Ten million less than the first two*; mind you, the first two weren’t playing opposite the World Series and were available online via free streaming. You have to wonder whether or not CNBC is relieved that they didn’t make that aforementioned dumpster fire of a debate freely available: on the one hand, if they had then more people would have watched CNBC that night. On the other hand, if they had then more people would have watched CNBC that night. On the gripping hand, CNBC should probably enjoy their record numbers and/or ad revenue from last night, because it’s going to be a cold day in Perdition before the GOP will let them host another one. Continue reading CNBC Dumpster Fire Debate brings in 14 million viewers.
Instead of being a chance for the Republican candidates to debate each other, the CNBC debate ended up pitting the candidates in a debate against the mainstream media.
And that’s what was awesome about it.
I take a very pragmatic view of debates: will what happened cost my party votes in the general election? And the answer here is an unequivocal ‘no.’ We had a lot of good video clip fodder yesterday, and it was all of Republicans smashing smug media idiots right in the metaphorical chops. And, as Robert Tracinski went on to note in that article: the media hates the Republican party, and wants us to die in a fire. Best that our candidates get practice in dealing with that early.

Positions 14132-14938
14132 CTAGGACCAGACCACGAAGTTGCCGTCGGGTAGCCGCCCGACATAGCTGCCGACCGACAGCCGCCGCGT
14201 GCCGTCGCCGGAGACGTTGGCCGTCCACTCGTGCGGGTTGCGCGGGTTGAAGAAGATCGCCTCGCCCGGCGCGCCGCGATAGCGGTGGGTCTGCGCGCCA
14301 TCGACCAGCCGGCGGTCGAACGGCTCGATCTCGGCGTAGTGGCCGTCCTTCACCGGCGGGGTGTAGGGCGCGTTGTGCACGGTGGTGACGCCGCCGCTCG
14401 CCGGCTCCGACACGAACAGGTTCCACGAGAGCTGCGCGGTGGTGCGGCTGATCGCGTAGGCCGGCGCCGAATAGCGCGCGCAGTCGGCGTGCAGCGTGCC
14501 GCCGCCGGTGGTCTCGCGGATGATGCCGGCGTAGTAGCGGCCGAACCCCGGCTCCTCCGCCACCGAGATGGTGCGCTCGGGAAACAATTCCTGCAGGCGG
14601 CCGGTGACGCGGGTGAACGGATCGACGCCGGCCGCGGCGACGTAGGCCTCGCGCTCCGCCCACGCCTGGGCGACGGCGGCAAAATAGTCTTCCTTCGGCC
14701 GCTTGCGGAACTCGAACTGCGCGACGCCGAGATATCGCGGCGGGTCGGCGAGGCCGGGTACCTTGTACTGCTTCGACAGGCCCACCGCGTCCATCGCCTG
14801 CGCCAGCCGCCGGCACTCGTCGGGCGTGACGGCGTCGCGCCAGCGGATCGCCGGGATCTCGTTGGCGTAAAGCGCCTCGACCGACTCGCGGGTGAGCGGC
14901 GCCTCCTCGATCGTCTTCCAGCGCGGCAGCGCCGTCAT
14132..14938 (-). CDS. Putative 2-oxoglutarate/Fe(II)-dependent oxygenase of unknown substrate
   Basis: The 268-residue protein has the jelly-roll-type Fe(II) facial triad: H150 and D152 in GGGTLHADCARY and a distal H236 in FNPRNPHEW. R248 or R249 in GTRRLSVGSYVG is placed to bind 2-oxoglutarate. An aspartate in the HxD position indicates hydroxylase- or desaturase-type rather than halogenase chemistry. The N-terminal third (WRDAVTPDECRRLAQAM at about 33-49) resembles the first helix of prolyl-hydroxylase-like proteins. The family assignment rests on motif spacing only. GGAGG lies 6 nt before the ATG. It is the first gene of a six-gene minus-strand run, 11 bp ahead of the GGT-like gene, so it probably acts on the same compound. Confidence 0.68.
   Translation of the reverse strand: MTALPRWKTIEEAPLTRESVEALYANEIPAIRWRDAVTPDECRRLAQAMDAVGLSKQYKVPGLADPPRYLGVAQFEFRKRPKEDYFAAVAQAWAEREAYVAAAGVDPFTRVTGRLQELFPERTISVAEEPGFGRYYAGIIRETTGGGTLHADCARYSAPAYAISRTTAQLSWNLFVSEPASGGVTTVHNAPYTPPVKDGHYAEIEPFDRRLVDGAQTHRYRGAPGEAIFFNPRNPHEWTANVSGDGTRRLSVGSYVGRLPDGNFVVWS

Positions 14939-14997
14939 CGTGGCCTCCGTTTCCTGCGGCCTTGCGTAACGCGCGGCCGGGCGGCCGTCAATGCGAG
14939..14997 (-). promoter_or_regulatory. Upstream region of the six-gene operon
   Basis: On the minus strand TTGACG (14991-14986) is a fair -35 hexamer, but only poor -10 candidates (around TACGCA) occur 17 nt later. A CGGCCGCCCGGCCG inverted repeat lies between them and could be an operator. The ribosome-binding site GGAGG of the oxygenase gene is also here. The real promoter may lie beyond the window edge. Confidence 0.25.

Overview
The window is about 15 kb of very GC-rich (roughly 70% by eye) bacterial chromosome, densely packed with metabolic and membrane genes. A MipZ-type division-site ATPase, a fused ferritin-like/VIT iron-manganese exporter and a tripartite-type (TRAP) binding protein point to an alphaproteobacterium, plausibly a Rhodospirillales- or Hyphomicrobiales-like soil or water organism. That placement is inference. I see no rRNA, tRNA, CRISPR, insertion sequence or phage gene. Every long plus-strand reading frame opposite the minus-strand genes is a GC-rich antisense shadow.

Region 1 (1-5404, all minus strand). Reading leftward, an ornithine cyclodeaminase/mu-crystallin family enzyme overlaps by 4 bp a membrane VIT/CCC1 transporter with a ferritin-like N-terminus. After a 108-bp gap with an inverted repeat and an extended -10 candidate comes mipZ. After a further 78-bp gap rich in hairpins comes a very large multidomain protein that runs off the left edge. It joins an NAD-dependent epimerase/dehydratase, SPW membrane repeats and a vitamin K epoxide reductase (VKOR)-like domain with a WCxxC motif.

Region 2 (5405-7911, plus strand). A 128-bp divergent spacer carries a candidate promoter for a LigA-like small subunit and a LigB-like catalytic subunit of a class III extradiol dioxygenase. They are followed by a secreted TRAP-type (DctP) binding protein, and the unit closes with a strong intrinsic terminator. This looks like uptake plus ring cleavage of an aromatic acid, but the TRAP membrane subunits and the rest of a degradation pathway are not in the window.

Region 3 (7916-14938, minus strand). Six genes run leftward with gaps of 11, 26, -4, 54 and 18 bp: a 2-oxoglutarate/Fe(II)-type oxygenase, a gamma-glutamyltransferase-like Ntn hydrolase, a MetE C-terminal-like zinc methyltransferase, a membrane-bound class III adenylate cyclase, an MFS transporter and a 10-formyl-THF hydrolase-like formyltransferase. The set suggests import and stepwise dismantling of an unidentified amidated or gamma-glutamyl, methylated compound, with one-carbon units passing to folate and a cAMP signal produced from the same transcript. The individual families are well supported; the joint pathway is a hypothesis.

The entertaining thing about this is that Ben Cardin is in fact pretty much a useless waste of a Senator.
Seriously, the guy’s been in Congress since 1987 (the Senate since 2007), and he’s done pretty much nothing. Which is pretty much why CNBC’s Maria Bartiromo ripped into him for doing nothing but repeating the same stupid talking points about taxing the rich over and over and over again and never actually doing anything to solve the problem because Cardin doesn’t think that he has to. Newsbusters grades her performance a little harshly, I think: while I agree that the Media’s been ignoring that the Democrats have been one-note wonders on fiscal issues (and that the Media’s ignoring our horrific spending problem), I also believe in positive feedback. The goal is to get more of this, after all.
— RB (@RBPundit) December 24, 2012
‘Coconut,’ for those lucky enough to have missed it up to this point, is a derogatory racial epithet hurled against dark-skinned individuals deemed insufficiently ‘authentic.’ It suggests that the individual in question is ‘brown on the outside, white on the inside.’ When used by someone of the same ethnic identity as the slurred individual, it takes on the additional connotation of ‘race traitor;’ when used by someone of Caucasian ancestry, it typically represents an opportunity to express racial hatreds in a socially acceptable manner. The Other Side has, shall we say, a history of such things; and if we ever have that full and frank discussion of race that’s been promised the first question that I plan to ask is going to be about precisely why this is acceptable behavior among them.
About the only thing mitigating this exercise in public racism is that it appeared on the Joy Behar show, which means that almost nobody saw it anyway.
PS: Don’t get mad. Get even.
Crossposted to RedState.